Week 1: Reflections and Resistance

Posted: November 8, 2013 in Write on!


Our first assignment for  English Language Arts was to write a reflection on our past writing experiences, and how these experiences will influence you as a writing teacher. I found this assignment to be eye opening: I love writing and am a voracious reader; however, once I delved into my inner psyche and thought about how writing was taught and learned, I began to question not only my own abilities but also the educational system’s inability to teach primary literacy…

I then opened up the BC ELA IRP for K-7 and I felt my blood pressure begin to gradually climb:  Although the IRP is well organized and informative, it is both limiting and overwhelming.  It focuses on learning in a linear manner, which I feel was not the case for me, and many others like myself. Although the outcomes build off of each other, and each stage leads to another higher stage; development does not always occur in a linear fashion; and we often cycle back through stages, to relearn or to grasp a higher understanding and comprehension of our learning. Moreover, not every class of grade one’s will understand the learning material the same way-teachers must be able to adapt and flex to the changing needs of their students.  Instead of three separate curriculum organizers, why not have one main focus that encompasses writing, reading and oral language as interwoven elements ?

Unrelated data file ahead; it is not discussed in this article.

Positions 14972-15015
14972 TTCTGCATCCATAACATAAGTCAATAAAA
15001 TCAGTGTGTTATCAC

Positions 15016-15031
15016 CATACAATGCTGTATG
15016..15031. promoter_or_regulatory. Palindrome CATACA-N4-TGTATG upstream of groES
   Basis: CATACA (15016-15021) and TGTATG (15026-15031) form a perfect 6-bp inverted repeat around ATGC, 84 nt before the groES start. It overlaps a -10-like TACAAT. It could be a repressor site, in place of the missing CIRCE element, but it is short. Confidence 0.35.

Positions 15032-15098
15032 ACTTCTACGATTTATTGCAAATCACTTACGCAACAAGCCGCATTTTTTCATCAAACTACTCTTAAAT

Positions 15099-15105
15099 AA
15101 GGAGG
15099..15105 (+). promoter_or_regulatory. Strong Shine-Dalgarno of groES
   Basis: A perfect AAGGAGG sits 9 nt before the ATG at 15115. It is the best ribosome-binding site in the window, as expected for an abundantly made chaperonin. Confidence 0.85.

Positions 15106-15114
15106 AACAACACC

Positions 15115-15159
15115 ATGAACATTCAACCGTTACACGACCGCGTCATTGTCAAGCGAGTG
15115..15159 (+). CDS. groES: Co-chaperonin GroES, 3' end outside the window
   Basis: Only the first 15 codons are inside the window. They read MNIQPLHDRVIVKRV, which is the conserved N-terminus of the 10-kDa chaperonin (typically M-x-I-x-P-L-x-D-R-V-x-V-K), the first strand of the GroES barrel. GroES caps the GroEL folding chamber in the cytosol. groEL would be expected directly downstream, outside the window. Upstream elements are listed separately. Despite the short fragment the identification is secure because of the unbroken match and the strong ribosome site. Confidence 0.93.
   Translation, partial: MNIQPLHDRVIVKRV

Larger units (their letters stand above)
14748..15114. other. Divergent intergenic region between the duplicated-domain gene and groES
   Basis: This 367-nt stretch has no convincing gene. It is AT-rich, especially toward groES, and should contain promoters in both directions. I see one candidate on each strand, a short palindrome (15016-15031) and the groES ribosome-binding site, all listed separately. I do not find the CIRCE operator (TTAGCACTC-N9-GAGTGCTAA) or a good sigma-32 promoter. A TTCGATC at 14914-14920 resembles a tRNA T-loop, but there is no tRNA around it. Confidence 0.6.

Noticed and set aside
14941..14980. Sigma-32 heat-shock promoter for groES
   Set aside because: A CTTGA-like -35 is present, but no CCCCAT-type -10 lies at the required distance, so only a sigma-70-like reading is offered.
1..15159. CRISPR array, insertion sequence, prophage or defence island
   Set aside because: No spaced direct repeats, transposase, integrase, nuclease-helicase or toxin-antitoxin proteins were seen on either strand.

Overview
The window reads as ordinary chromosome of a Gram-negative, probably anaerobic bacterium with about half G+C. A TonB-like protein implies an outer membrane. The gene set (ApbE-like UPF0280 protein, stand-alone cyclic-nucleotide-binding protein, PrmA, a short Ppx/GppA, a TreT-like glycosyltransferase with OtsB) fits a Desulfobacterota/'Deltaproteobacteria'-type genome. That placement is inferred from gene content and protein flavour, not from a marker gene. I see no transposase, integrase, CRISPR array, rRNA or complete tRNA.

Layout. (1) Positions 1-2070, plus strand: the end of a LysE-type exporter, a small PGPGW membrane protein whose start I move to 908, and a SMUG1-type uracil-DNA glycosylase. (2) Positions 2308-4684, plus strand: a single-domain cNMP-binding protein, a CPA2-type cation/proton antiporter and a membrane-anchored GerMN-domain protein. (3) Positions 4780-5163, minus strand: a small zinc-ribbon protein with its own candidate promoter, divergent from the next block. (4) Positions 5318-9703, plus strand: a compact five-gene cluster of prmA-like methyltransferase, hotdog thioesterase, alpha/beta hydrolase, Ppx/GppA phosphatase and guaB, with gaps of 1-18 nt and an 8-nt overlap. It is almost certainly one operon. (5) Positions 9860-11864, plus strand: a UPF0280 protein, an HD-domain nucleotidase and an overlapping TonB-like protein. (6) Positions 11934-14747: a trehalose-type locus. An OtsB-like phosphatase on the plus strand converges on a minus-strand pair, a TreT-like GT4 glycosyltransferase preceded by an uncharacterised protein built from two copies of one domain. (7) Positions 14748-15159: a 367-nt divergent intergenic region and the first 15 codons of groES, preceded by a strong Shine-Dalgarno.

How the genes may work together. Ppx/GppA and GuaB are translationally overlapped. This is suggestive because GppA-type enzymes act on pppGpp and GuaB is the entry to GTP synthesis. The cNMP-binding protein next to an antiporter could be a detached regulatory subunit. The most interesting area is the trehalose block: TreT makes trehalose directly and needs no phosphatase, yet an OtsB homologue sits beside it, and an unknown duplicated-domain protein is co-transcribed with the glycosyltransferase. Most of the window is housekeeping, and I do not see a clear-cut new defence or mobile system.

It’s not all bad. I appreciated the suggested time frame for each curriculum organizer based on grade level. This would be very helpful for teachers when planning unit overviews in order to prioritize subject matter and have an understanding of what students have spent most time on the year before. I also found the curriculum organizers were well organized and further broken down into smaller, more manageable (aka teachable) units.  I think I need to spend some more time with the IRP and learn to love it, despite its prickly disposition.


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